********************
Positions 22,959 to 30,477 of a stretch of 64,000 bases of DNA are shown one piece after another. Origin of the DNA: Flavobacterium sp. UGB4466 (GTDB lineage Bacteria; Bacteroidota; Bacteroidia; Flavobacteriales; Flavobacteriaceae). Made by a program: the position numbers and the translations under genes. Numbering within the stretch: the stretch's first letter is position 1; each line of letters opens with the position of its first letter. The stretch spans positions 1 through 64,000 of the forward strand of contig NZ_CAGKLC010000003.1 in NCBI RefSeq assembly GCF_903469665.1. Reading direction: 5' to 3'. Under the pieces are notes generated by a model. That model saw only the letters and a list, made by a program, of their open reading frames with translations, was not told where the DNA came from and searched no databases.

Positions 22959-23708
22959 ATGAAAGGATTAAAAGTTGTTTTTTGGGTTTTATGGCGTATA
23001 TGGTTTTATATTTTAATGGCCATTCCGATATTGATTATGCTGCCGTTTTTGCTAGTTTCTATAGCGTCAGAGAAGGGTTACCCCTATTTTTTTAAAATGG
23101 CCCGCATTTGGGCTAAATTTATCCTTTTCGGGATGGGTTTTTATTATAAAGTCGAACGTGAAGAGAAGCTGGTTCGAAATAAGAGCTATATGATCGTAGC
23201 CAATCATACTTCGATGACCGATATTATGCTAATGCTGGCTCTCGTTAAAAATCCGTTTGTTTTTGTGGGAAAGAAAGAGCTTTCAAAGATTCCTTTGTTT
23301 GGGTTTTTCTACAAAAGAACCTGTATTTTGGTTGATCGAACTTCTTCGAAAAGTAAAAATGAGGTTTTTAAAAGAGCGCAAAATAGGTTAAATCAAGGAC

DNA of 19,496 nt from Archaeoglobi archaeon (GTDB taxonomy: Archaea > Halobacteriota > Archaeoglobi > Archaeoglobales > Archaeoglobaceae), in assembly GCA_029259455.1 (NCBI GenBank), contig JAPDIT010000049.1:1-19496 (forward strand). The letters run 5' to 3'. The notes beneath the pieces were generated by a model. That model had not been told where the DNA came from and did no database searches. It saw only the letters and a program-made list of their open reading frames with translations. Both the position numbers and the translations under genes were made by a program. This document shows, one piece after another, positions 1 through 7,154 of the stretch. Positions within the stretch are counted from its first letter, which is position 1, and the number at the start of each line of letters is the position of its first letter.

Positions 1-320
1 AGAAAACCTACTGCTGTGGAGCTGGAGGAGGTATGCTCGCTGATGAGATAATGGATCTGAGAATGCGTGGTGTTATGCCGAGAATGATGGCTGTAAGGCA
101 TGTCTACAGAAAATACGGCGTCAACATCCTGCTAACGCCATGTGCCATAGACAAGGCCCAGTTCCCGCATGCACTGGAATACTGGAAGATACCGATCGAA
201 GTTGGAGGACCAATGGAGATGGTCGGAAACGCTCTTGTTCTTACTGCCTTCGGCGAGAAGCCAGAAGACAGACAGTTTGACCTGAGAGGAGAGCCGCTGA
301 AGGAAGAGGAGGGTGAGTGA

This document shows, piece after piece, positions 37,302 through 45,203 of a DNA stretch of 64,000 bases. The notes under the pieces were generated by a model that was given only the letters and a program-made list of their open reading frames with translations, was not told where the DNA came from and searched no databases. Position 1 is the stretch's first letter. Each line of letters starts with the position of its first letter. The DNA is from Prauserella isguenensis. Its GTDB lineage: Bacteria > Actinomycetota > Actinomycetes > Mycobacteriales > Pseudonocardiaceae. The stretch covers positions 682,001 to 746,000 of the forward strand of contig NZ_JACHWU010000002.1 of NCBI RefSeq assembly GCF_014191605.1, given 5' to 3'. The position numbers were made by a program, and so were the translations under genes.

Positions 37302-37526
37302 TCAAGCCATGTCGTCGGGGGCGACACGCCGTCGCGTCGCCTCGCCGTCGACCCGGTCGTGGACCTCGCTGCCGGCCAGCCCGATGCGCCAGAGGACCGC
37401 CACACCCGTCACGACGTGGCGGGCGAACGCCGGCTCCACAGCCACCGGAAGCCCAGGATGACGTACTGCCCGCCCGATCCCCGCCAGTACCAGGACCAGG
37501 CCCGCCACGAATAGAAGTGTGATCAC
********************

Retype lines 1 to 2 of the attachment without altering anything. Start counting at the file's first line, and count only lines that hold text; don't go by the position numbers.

Positions 22,959 to 30,477 of a stretch of 64,000 bases of DNA are shown one piece after another. Origin of the DNA: Flavobacterium sp. UGB4466 (GTDB lineage Bacteria; Bacteroidota; Bacteroidia; Flavobacteriales; Flavobacteriaceae). Made by a program: the position numbers and the translations under genes. Numbering within the stretch: the stretch's first letter is position 1; each line of letters opens with the position of its first letter. The stretch spans positions 1 through 64,000 of the forward strand of contig NZ_CAGKLC010000003.1 in NCBI RefSeq assembly GCF_903469665.1. Reading direction: 5' to 3'. Under the pieces are notes generated by a model. That model saw only the letters and a list, made by a program, of their open reading frames with translations, was not told where the DNA came from and searched no databases.

Positions 22959-23708